Even during the busiest times of my life I have endeavored to maintain some
form of model building activity. This site has been created to help me chronicle
my journey through a lifelong involvement in model aviation, which
all began in Mayo, MD
This Sketchbook was scanned from the July 1962 American Modeler, page 42.
Most building tips are timeless. Even in this era of ready-to-fly (RTF),
almost-ready-to-fly (ARF), bind-and-fly (BAF), etc., there are still many
modelers who build their own aircraft. Nearly all top tier competition fliers
build their own models, as do aficionados of vintage (aka old-timer) models.
Some guys just would rather build than buy a pre-build airplane, whether
from a kit or from plans.
This page has links to every edition of
Sketchbook that I have so far.
Argentina modeler Enrique Arance tells how he bends dural gear legs
to provide uniform radius for extra strength. Note pushing edge
of angle iron is rounded.
Interlocking joints at dihedral breaks on solids or gliders improves
strength greatly compared to usual butt joints. Bob Meyer, Claremont,
Calif., recommends procedure for "Stuka," "Corsair" wings particularly.
Eye-catching trim strips of shiny Christmas tinsel make effective
color dividers on two-color paint jobs. Used by Rich-ard Brown,
Willow Grove, Pa. Clear dope satisfactory adhesive, says Dick.
Colored "pressure sensitive" tape, available on rolls of various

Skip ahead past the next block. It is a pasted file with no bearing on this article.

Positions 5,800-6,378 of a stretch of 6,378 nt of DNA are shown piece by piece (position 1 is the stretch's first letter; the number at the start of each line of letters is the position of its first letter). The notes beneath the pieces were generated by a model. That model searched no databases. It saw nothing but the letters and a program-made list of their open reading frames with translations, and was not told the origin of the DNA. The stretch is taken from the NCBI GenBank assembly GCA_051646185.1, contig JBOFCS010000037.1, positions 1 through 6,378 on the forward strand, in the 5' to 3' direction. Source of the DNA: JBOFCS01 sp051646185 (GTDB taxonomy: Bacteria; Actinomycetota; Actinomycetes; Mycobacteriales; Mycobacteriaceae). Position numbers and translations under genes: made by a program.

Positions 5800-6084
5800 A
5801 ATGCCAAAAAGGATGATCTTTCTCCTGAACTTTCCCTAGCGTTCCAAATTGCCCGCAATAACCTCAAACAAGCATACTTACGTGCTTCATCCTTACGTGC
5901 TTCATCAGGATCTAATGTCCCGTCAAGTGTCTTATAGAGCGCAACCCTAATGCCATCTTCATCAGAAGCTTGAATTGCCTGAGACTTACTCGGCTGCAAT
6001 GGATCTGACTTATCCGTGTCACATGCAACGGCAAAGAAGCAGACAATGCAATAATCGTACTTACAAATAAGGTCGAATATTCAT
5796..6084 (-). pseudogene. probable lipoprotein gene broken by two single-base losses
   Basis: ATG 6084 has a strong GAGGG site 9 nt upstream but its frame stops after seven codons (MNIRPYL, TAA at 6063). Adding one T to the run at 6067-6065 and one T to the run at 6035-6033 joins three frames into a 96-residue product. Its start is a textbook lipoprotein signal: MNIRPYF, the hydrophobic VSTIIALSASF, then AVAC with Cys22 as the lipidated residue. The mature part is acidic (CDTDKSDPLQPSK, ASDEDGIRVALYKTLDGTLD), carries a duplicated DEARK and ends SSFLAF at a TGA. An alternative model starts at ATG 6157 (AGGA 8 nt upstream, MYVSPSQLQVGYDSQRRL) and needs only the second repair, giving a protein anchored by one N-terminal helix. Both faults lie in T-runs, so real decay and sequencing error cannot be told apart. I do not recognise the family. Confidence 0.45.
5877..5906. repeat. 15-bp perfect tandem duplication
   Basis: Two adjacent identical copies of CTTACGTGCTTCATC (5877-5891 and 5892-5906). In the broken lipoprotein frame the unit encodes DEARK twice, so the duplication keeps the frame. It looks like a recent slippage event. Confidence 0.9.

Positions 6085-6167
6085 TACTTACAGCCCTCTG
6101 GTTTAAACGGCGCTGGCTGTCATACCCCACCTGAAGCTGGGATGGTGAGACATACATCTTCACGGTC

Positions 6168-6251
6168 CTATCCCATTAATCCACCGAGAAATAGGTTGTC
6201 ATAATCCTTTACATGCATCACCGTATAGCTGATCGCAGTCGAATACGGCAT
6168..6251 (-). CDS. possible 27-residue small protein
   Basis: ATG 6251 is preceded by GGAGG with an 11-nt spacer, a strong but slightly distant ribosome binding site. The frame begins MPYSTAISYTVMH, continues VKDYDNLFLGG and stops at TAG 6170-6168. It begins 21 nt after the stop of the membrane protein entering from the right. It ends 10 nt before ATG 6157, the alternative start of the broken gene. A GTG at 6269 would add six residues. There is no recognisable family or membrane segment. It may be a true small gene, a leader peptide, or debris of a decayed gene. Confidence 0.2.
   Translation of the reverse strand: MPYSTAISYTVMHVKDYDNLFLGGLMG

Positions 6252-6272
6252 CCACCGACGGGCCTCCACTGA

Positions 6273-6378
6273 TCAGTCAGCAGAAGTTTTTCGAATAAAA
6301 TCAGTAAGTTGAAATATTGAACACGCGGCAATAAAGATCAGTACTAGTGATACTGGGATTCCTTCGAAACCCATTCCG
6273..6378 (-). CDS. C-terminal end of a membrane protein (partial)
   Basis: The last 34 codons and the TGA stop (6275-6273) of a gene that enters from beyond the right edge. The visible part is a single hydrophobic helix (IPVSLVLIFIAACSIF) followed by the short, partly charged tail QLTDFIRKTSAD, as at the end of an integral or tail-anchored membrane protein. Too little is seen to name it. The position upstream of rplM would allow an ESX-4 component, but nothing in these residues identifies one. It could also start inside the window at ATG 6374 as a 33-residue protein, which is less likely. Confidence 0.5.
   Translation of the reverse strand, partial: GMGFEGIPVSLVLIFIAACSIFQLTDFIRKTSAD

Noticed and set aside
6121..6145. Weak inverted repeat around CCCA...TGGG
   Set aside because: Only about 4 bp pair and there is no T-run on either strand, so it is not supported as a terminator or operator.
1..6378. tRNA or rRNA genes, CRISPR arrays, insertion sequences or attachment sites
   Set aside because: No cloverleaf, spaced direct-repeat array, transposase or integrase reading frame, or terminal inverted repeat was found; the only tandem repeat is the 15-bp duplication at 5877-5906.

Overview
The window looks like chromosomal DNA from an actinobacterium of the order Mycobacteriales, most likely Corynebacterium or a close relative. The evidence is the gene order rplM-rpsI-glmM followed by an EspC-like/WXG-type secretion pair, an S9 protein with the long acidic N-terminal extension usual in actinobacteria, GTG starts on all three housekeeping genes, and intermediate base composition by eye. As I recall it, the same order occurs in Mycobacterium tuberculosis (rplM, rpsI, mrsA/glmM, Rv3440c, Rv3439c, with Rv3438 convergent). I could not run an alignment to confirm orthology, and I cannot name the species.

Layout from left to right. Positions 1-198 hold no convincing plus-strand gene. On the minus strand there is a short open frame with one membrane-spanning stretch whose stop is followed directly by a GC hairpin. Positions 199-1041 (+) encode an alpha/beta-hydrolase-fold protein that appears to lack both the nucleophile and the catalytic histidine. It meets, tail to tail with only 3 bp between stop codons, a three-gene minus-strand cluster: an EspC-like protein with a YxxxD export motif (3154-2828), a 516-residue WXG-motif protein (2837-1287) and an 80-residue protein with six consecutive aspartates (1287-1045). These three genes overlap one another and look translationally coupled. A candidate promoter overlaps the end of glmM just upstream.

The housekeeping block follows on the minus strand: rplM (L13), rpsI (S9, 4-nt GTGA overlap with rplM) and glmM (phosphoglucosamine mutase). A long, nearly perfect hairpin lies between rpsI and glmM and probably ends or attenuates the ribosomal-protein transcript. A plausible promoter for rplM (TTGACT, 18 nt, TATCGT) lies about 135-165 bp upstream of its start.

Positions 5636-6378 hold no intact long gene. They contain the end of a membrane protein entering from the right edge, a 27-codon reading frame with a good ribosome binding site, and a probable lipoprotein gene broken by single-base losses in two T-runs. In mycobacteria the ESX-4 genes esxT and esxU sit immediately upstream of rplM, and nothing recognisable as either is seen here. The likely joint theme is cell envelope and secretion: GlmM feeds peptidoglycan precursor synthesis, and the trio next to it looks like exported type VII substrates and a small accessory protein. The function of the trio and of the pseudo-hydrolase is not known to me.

widths is handy for trimming, repairing models reports Richard Barnes,
E. Hampton, Conn. Trim to shape on glass, fuelproof with butyrate
David Nudell, Skokie, III., uses two pennies held by alligator clip
on lead of heat-sensitive part when soldering radio gear.
Tube coil gives added cooling to model boat engines according to
Japanese modeler Kazutoshl Wakatouki. Intake, behind propeller,
admits water under pressure, providing circulation.
Back when the Sketchbook, Gadgetry, Powerless Pointers, and Engine Info
columns were run, there were very few pre-built models, and there simply was not
as much available in the way of hardware and specialized modeling tools. We were
still a nation of designers and builders. The workforce was full of people who worked
on production lines, built houses and buildings with hand tools, and did not have
distractions like Nintendos and X-Boxes. Remember that plastics were not common
material until the early 50s and the transistor wasn't invented until late 47. Enjoy
the tips. Some of you will no doubt wax nostalgic over the methods, since you can
remember the days when you did the exact same thing!